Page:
Social camouflage is characterized by modifying typical behaviors to blend in with peers (Morris, Schultz 2017). An example of “camouflaging” is well explained by The British Psychological Society, “if an autistic person maintains eye contact during a conversation because they have learned that this is socially appropriate, even though this clashes with how they really want to behave, this would be an example of camouflaging”.

Behaviors such as these contribute to diagnosticians lack of recognition of the disorder in females since they are more geared towards male ASD tendencies.  The development of innovative techniques could lead to equal diagnostic capabilities and early intervention to give them the same opportunities for wellness as those who do not display camouflaging behavior.

Gender and Autism point out that men tend to excel more in the general population in visuospatial activities, while females tend to excel in verbal skills.  They then conclude that due to this general tendency and the false perception of the male ASD stereotype, males are quicker to be diagnosed with ASD than females.  Therefore, “no direct analogy can be drawn between the poorer verbal skills of boys and the higher incidence of autism in men and boys”.  

Neuroimaging has been suggested by studies to aid in the diagnosis of ASD by detecting brain abnormalities which are typically present. These techniques are not designed to replace traditional behavioral assessment of ASD but are beneficial in supplementing them. According to “Neuroimaging-based methods for autism identification: a possible translational application?”, “Traditional neuroimaging analysis approaches were designed mainly to reveal brain abnormalities by statistically comparing data from two groups of subjects (usually affected subjects and a control group) either matched or controlled for possible confounding variables ”.  Though as of yet, the techniques have not made any move to a clinical setting due to its lack of recognition by American Academy of Neurology and Child Neurology Society as an effective diagnostic tool, researchers are continuing to study neuroimaging in order to assert their arguments.  In the future, neuroimaging may prove to assist clinician in the diagnosis of ASD and reduce diagnostic gender disparities by reducing subjectivity present in behavioral assessments which are under the influence of perceived stereotypes.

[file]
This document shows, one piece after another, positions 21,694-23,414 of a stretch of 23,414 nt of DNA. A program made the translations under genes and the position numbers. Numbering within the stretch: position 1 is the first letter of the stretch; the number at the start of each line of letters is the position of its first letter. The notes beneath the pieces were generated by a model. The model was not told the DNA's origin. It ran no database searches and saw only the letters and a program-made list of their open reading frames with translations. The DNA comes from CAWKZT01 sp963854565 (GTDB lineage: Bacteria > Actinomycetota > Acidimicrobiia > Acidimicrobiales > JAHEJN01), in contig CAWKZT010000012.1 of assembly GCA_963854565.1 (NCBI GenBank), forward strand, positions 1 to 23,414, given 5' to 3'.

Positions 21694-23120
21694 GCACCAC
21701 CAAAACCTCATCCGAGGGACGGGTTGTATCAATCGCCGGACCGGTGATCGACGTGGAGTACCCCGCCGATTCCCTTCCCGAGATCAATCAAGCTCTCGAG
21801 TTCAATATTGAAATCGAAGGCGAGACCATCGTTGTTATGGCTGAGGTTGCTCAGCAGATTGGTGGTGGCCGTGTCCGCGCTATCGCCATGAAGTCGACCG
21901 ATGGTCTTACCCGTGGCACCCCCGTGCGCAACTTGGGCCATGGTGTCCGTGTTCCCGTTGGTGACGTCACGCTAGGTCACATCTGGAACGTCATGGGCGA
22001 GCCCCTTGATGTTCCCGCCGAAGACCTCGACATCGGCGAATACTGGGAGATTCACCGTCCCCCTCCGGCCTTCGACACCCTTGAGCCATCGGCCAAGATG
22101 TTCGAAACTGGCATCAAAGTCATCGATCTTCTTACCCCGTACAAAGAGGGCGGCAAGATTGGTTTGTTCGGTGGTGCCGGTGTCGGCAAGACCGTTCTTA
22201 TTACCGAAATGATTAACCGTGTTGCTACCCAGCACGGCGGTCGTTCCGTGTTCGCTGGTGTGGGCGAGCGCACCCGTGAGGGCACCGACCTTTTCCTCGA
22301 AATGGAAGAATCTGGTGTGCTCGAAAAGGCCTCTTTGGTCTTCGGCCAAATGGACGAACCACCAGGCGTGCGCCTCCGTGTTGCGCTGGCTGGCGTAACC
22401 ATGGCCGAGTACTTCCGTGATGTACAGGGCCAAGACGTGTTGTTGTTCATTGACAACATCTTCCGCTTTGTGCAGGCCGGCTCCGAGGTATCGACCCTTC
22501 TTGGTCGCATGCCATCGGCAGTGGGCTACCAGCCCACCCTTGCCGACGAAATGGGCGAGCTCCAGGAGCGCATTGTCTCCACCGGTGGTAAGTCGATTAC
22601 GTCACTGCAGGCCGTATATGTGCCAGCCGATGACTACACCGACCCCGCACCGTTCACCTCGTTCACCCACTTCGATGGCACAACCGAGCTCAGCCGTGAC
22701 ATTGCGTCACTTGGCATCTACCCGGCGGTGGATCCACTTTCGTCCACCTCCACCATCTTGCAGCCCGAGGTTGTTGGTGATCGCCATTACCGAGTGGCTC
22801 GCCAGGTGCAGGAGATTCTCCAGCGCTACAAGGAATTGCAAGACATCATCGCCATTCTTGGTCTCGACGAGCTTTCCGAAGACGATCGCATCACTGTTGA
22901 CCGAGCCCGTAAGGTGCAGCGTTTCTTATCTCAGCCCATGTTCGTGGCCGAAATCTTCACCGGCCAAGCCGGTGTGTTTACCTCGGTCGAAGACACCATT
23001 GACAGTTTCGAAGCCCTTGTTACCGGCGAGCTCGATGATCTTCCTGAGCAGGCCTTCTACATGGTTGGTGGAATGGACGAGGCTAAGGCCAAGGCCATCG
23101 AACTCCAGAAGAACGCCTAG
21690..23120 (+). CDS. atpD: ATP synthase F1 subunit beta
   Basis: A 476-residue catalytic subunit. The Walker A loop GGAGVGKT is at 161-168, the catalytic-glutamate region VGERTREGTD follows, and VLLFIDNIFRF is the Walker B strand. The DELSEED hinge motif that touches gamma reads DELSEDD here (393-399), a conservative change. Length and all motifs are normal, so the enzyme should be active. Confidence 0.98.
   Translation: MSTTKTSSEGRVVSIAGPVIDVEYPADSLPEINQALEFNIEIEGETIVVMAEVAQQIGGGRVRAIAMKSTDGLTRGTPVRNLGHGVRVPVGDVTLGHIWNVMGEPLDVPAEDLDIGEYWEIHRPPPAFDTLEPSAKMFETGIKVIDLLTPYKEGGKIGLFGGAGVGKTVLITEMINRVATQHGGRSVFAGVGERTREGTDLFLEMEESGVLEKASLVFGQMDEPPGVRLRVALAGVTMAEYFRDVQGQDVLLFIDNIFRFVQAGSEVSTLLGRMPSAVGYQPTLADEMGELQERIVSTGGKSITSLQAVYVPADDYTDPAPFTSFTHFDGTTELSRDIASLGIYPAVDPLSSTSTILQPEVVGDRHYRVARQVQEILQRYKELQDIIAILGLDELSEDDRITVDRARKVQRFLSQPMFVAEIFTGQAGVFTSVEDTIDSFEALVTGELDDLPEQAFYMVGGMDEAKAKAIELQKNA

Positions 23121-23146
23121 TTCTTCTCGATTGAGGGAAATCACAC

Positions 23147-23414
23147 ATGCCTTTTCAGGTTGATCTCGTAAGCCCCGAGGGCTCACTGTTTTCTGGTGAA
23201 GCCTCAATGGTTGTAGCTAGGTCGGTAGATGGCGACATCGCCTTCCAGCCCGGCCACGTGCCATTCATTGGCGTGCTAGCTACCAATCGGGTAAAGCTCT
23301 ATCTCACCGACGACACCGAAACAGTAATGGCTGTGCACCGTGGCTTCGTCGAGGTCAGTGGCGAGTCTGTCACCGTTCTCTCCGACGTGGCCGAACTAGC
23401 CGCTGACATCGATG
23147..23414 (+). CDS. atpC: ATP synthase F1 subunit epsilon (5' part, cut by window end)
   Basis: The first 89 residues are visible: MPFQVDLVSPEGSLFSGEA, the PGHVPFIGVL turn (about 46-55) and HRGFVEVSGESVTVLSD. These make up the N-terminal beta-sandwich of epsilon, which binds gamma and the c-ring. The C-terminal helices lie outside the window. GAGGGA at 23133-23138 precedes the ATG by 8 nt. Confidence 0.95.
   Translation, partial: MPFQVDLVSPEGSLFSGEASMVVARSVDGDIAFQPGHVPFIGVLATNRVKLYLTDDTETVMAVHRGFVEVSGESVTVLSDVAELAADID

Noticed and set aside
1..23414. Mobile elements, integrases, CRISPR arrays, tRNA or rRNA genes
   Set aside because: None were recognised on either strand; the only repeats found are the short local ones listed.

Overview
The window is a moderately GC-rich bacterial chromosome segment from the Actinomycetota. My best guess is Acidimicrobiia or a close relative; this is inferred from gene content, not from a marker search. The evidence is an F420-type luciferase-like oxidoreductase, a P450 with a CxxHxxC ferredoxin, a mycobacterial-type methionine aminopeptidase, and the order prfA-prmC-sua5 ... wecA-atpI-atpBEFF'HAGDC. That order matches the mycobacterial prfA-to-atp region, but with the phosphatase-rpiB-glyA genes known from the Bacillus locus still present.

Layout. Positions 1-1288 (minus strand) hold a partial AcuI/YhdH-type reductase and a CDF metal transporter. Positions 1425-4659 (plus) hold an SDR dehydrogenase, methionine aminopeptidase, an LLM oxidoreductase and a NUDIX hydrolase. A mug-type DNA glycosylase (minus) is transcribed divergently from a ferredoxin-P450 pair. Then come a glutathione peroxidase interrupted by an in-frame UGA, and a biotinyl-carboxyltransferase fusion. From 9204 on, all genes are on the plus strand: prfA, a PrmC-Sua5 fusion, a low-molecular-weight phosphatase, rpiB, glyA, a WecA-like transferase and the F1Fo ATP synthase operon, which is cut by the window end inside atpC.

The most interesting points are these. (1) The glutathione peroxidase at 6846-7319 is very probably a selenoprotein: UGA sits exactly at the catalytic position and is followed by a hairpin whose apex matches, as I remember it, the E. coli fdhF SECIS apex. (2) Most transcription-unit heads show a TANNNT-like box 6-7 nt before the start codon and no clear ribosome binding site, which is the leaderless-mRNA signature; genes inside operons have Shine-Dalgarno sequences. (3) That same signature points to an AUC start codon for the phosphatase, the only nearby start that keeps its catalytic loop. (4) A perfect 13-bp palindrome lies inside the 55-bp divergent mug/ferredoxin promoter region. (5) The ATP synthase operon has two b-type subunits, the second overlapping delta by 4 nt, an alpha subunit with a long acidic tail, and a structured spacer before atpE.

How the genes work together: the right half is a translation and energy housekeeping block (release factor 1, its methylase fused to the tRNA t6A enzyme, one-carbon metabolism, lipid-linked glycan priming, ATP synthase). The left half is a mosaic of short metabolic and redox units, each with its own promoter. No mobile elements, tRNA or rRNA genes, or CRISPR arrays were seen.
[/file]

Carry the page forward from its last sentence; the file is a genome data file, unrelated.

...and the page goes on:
The expression of ASD in females needs to be better understood through more extensive research in order to prevent neglect. It is up to the psychological community to provide revisions in diagnostic techniques in order to identify females with ASD at an earlier age, so they do not continue to go through life without a diagnosis

References:

“Autism and gender.” The National Autistic Society, www.autism.org.uk/about/what-is/gender.aspx

“Early Intervention Makes a Huge Difference for Children with Autism.” Autism Spectrum Disorder Foundation, myasdf.org/site/media-center/articles/early-intervention-makes-a-huge-difference-for-autistic-children/

Hasselmann, Helge. “There’s such a thing as.” Research Digest, 3 Apr. 2017, https://digest.bps.org.uk/2017/02/24/theres-such-a-thing-as-autism-camouflaging-and-it-might-explain-why-some-people-are-diagnosed-so-late/